In a panel discussion at Gartner’s ReimagineHR event in London last week, Birgit Neu, Global Head of Diversity & Inclusion at HSBC, and Eric Way, Director of Diversity & Inclusion at Volvo Group, sat down with attendees to share their experiences evolving their organizations’ D&I strategies over time. Although Birgit and Eric come from different organizations with different D&I journeys, common themes emerged from their stories that offer some insight into how to run a successful D&I program. A key point both panelists raised was that D&I must be “red-threaded”—that is, consistently part of the entire employee experience, both on an individual level and in interactions with colleagues.

Birgit was HSBC’s first global Head of Diversity & Inclusion, which meant that her strategic direction was defined by the organization’s need to understand what work was already being done in the space of D&I at the organization. Her first tasks were to build that understanding and use it to create a central theme for how the organization would approach their D&I mission in a unified way going forward. Being closely aligned with the talent analytics function, she said, helped her and her team to assess the experience of the bank’s employees and identify opportunities for improvement.

One example she gave was about parents and caregivers: Many organizations assess the number of parents in the organization by how many individuals have identified dependents in the HR information system. At HSBC, however, Birgit and the talent analytics team were able to determine that when asked directly, many more individuals identified themselves as parents than the system indicated. This gave the company an opportunity to reconsider the experiences of the parents in its workforce and think about wellness communications in a different way. HSBC went back to employees to see if there was a difference between parents and caregivers, as they had previously lumped these groups together. They found that asking people these questions separately gave them a clearer picture of their employees’ needs and challenges, and have been able to work with the benefits team to ensure that communications are relevant and timely to each group’s needs.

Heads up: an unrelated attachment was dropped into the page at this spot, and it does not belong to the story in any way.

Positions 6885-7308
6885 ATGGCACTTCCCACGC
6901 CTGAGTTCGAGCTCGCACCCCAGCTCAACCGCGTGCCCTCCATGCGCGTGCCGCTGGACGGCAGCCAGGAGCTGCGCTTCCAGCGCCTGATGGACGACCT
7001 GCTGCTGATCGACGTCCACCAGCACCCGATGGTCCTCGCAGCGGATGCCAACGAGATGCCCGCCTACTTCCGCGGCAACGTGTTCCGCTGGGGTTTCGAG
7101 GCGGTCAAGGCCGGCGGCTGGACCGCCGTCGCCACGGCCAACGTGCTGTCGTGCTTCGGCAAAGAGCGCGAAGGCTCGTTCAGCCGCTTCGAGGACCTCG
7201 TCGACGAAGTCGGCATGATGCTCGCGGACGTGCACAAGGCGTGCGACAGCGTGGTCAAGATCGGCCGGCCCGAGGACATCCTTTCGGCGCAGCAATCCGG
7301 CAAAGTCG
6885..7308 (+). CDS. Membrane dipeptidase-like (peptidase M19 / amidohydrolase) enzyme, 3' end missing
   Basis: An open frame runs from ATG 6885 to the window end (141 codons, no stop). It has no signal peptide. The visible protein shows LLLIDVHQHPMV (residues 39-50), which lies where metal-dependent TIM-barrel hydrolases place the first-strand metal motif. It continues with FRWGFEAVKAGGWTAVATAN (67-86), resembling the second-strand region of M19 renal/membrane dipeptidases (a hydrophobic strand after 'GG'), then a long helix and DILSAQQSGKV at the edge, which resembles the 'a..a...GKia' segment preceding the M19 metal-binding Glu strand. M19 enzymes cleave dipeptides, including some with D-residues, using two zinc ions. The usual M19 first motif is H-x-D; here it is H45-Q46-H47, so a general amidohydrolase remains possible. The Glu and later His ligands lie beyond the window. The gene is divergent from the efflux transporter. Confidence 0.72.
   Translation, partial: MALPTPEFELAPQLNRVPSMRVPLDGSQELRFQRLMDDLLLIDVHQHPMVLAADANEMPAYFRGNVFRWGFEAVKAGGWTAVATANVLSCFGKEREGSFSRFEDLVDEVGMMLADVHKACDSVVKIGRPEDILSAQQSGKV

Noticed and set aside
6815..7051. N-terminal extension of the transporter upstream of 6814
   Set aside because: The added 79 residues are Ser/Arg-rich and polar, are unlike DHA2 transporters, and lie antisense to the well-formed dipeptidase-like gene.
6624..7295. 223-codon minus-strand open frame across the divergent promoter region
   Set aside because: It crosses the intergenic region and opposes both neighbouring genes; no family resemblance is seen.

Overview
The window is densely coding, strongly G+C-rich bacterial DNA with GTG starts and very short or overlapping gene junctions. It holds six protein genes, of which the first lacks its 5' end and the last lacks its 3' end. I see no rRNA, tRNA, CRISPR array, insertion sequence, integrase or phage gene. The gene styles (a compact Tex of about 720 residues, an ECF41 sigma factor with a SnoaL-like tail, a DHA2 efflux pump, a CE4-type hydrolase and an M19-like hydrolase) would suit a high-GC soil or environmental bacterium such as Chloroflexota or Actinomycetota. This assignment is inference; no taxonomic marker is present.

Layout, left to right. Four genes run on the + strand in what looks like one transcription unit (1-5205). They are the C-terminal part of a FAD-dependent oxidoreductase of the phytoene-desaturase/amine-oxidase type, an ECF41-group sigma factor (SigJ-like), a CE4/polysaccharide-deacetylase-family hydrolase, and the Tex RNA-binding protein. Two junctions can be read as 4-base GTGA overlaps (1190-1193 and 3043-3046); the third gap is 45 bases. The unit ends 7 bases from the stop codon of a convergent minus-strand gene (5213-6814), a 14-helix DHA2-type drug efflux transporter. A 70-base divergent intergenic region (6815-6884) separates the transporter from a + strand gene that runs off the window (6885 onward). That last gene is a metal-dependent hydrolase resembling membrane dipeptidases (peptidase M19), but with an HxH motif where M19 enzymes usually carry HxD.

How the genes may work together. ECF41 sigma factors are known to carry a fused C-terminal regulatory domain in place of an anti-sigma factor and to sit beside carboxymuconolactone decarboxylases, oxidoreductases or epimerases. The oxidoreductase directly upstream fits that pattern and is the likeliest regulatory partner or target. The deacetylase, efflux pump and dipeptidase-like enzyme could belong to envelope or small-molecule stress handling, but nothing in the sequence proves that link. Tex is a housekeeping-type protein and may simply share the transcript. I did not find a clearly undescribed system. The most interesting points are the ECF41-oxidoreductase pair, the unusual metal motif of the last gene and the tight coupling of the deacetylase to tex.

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Estée Lauder Expands Parental Leave Benefits for All US Employees

Estée Lauder Expands Parental Leave Benefits for All US Employees

As of this month, US employees of the Estée Lauder Companies can take advantage of an expanded range of family benefits, including 20 weeks of paid parental leave for all new parents, regardless of their gender or whether they became parents through birth, adoption, or foster placement. Birth mothers are entitled to an additional six to eight weeks of paid maternity leave, while employees seeking to become adoptive parents can request up to $10,000 in aid for adoption fees. Business Insider’s Leanna Garfield passed along more details of the new policy when it was announced late last month:

Both hourly and salaried employees are eligible, as long as they work at least 30 hours per week and have been with the company at least three months. Before the change, Estée Lauder offered 12 weeks of paid parental leave. The company will continue to offer up to $20,000 per year toward fertility treatments, as well as child or elder care at a reduced rate to eligible workers.